HOW TO RAISE LITTLE READERS



Paper books might be going out of fashion but reading won’t. Here’s how to get your kids to love reading with practical and inspiring tips for the whole family.


First music and movies started disappearing off our shelves. Printed books might be next. But even if reading goes completely digital, it will remain something precious that opens minds and stirs imaginations.

How do you get your child to love books as much as you do? And how do you convince them that there are more thrills and excitement to be had with reading Harry Potter than with watching a YouTube gamer playing yet another Minecraft mod?

It won’t get any easier as the view that kids have ever shorter attention spans becomes a self-fulfilling prophecy. But a healthy dose of enthusiasm and some clever strategies will do it.

BEDTIME STORIES
Less than half of UK pre-schoolers are read to by parents daily. That’s the finding of 2018's annual Understanding the Children’s Book Consumer Survey from Nielsen Book Research. It constitutes a drop of 20 per cent in five years. Main reasons given by parents are “too tired at the end of the day” or "kids would rather do something else”.

Bedtime stories are a crucial part of a child’s progress to independent reading. Most kids, especially boys, stop reading regularly or purely for fun in their early teens. You have to get them hooked before then. Why bother? Research shows that early, independent readers become better at it, score higher on achievement tests in all subjects and have greater content knowledge.

You’re getting a sense of urgency here but the first rule is not to push it. Let them choose the book and be prepared to read a favourite story many times. Even when they start reading on their own, keep doing it. Reading to them gives a tired young reader a break and educationalists say it has as much social value as educational value.

Ask questions – why they like a character or what they would do in a situation from the story. Focusing only on letters and words feels a bit too much like homework and builds resentment. Dress up and act out some of the scenes or draw the best moments from their favourite books.

AUDIO AND CARTOONS
Audiobooks might seem like cheating to you but they count – and they help a lot. Borrow some audio books at the library or get an audio app. Why it works: "Hearing someone reading a book confidently is a great way to experience fluency, which is the ability to read a text accurately, quickly, and with good expression,” this is how one American teacher and mum explains it.

Don’t dismiss comic books and graphic novels. For some children, especially ones who might have a reading difficulty, this is an easy and fun way to get to get them to read.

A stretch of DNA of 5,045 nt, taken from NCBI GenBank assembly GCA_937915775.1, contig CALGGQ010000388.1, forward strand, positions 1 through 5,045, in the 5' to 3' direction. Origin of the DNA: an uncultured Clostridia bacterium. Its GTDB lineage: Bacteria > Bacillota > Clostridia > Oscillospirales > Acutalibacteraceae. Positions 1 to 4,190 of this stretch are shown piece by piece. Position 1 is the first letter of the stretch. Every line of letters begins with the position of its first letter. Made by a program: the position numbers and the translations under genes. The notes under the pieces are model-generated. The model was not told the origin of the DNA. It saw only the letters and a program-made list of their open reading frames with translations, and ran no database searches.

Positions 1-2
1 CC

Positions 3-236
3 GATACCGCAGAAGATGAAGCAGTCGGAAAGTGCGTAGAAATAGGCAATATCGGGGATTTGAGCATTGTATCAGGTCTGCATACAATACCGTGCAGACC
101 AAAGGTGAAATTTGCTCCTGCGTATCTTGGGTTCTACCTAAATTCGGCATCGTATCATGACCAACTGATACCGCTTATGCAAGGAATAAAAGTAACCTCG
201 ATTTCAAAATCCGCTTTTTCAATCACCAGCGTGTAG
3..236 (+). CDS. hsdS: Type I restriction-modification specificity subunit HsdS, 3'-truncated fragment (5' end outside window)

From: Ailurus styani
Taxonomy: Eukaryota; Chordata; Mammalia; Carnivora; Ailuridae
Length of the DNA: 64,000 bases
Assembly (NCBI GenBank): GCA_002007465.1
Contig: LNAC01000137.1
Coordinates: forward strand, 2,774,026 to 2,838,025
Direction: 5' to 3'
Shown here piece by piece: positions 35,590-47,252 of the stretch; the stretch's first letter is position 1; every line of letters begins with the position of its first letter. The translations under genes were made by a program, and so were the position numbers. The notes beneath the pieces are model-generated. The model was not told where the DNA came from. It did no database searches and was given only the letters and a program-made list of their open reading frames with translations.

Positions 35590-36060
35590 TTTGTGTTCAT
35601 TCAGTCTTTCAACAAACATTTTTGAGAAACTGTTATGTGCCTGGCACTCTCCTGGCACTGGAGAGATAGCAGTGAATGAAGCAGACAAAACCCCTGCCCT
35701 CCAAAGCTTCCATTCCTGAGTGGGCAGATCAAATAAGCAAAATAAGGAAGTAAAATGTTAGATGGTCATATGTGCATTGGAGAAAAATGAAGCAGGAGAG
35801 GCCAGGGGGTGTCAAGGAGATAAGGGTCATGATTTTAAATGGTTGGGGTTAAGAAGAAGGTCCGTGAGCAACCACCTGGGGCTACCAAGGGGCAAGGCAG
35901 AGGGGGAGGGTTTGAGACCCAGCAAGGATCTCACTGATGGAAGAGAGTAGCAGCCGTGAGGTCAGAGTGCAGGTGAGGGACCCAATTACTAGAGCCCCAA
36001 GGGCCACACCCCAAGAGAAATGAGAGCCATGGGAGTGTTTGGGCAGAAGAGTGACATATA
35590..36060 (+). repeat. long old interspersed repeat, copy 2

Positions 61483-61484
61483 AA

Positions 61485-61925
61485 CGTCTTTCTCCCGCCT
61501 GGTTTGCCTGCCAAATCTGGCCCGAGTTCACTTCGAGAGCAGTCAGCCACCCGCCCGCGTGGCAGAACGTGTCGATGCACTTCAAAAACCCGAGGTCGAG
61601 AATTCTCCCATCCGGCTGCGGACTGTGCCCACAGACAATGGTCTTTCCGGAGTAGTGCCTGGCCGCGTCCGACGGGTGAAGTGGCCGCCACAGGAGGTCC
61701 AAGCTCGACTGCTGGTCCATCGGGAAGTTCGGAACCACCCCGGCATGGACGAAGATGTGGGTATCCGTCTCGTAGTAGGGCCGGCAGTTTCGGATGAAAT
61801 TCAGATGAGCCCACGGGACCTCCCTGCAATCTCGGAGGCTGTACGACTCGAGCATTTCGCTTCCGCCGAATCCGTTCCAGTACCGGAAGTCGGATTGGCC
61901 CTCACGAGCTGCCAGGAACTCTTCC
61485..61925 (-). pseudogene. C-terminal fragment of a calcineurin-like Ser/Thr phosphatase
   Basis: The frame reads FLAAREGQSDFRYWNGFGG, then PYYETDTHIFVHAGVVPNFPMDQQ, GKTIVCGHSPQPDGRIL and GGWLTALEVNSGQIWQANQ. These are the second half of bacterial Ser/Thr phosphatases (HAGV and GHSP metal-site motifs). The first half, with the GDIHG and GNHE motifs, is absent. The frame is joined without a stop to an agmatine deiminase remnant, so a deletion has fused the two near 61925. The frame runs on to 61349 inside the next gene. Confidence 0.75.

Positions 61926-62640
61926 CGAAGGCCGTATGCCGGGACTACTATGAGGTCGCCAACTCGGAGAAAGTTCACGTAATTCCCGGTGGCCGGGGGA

SET THE EXAMPLE
A library is still a magical place through a child’s eyes. The rows of books and long shelves seem like an endless opportunity for adventure and discovery. Take them often and look out for special activities, the staff might be organising, such as story times or themed events.

Let your children see you read regularly – and WhatsApp doesn’t count. If it’s on a tablet, show them that it’s a book. Ask if they’d like to know what the story is about or share a child-friendly episode from it. You know how they say, “let me try, let me try” when you do something new? It’s the same principle.

Have a reading spot and a time when everyone relaxes with a book. Decorate it if you like and have the space available. Don’t force it but you could have everyone in the family tell a bit about what they’re reading.

Try activities inspired by books. For instance, look online for recipes to make some of the weird snacks in Harry Potter. Take a little one to meet a few real little piggies at a petting zoo.



SURROUND AND CONQUER
Your child’s teacher most likely has a box or shelf of books in the classroom. Have one at home and change the titles regularly. You don’t have to spend a fortune buying books – get them from the library or swap with friends.

Whether it’s a book on the bedside table, a magazine or an app on their tablet – surrounding kids with things worth reading is doing them a service. Reading fiction develops social skills like empathy, Toronto University has found. Reading reduces stress, according to studies at Surrey University. And for today’s children, experts tell us, continuous learning will be the key to a successful career. That means reading – a lot, taking it in, letting it transform you.


“You really can’t teach reading as a science” Dr Seuss said, "Love gets mixed up in it.” So spread the love of books in your home.

HOW TO RAISE LITTLE READERS HOW TO RAISE LITTLE READERS Reviewed by Jet Club on January 17, 2019 Rating: 5

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